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Sandler, on the other hand, has never been interested in pushing art one way or another. He claims his role is "participant" and "witness." Actually, he's not so much the art world's Boswell as its Walt Whitman—a calm observer in the moiling thick of things, embracing every aspect of his subject with equanimity. Sandler says he approaches a work of art with the simple question, "Why would anyone want to do that?"via vz
Back in the Abstract Expressionists' day, Sandler says, everyone partook in polemics: They vigorously took sides, debating which art was most significant, which artists were good, which were mediocre, which the best, which philosophical positions—"action painting," "non-objective art," "formalism," "purity," etc.—were the most valid. The artists believed deeply in their art and, in spite of their separation from mainstream culture, that it mattered, that seeing it and comprehending it could make a difference in people's lives. That contrasts starkly with today's artists, who generally tolerate all kinds of art ("pluralism" is the ism that, over the last couple of artistic generations, has buried all other isms) and remain politely indifferent to it if they think that it's bad. Today's art conversations lack the philosophical heat of conversations back then, and are less concerned with who's aesthetically right and who's wrong than with who's hot in the market and who's passé.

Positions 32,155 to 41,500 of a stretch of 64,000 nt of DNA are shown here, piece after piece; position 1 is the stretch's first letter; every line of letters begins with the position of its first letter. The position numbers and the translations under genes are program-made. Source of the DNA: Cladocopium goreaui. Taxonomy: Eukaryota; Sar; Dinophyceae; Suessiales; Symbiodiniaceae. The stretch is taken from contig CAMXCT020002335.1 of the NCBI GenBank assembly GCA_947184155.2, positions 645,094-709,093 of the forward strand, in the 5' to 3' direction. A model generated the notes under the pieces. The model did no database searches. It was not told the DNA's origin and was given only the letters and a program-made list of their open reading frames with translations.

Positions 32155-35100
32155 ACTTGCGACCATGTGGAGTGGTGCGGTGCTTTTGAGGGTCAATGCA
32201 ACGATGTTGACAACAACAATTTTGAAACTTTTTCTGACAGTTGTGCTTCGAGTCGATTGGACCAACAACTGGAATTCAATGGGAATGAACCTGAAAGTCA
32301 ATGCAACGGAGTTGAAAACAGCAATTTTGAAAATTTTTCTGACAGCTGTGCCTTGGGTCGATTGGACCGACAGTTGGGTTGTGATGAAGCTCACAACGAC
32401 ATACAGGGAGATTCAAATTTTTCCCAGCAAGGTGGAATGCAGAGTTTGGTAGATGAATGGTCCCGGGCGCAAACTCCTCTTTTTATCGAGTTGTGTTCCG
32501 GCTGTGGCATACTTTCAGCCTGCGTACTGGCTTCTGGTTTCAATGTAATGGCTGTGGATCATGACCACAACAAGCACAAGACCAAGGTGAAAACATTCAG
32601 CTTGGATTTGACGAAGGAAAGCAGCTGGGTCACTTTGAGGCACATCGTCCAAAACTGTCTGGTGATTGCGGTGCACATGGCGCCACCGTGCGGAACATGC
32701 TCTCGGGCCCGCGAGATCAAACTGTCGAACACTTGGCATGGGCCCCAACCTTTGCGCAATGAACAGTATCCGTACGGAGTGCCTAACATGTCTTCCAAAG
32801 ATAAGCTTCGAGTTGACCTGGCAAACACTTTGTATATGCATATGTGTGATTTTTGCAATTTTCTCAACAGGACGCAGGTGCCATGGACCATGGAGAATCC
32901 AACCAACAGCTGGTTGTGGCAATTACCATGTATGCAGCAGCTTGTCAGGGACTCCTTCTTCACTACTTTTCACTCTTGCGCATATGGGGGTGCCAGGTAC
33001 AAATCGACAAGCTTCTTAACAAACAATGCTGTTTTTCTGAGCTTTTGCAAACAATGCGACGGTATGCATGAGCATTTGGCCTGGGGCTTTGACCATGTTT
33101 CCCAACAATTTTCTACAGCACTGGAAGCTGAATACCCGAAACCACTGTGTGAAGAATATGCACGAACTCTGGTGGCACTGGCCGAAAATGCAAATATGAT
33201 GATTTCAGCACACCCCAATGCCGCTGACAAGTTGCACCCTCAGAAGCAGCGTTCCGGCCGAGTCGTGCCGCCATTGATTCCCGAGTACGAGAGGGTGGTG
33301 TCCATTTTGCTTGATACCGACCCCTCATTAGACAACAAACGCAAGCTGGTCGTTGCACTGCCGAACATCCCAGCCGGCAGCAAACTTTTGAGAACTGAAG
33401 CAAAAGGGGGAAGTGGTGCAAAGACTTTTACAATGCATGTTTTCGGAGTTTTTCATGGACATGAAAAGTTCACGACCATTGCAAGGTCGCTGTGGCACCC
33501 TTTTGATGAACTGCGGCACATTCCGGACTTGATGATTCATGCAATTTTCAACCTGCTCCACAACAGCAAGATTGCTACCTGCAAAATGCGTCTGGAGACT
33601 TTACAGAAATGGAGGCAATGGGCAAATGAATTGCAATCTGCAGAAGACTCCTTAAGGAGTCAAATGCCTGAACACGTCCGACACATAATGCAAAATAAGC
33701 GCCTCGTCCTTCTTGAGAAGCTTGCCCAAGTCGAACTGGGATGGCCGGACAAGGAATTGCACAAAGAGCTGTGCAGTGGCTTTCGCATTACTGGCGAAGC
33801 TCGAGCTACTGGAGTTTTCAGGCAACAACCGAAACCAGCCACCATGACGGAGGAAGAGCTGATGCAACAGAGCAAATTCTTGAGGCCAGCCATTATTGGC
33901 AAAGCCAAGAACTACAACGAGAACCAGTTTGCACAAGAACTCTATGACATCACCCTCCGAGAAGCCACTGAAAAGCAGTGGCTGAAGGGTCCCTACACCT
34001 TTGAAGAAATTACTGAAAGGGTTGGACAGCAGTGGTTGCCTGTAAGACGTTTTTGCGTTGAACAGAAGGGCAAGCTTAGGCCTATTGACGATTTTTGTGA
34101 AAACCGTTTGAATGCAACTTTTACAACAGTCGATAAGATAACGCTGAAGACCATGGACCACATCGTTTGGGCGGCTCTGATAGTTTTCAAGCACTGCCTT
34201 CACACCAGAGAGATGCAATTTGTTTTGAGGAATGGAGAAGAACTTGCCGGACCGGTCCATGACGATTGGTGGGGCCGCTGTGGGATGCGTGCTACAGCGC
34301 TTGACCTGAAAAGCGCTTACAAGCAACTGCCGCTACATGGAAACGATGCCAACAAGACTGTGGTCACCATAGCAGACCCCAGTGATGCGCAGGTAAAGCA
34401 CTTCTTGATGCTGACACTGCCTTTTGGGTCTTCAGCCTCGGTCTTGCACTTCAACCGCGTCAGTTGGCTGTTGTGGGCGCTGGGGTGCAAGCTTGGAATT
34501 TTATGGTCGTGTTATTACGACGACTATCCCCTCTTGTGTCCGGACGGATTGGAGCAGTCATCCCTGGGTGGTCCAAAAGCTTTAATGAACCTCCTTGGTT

Sandler believes the decline in polemics—angry and bitter though they frequently were—translates into a lack of conviction in today's art. Having observed art for more than 60 years, he's convinced that without some kind of impassioned talk about art—even if it's full of delusion—there's nothing to spur on deep artistic visions. The Club, formed in 1949, had been the major forum for the polemics of the Abstract Expressionists. Moving from place to place—often the studios of downtown artists—the Club was what Sandler likens to a "floating crap game." It was where New York School artists hung out, talked about art, and held their passionate panel discussions.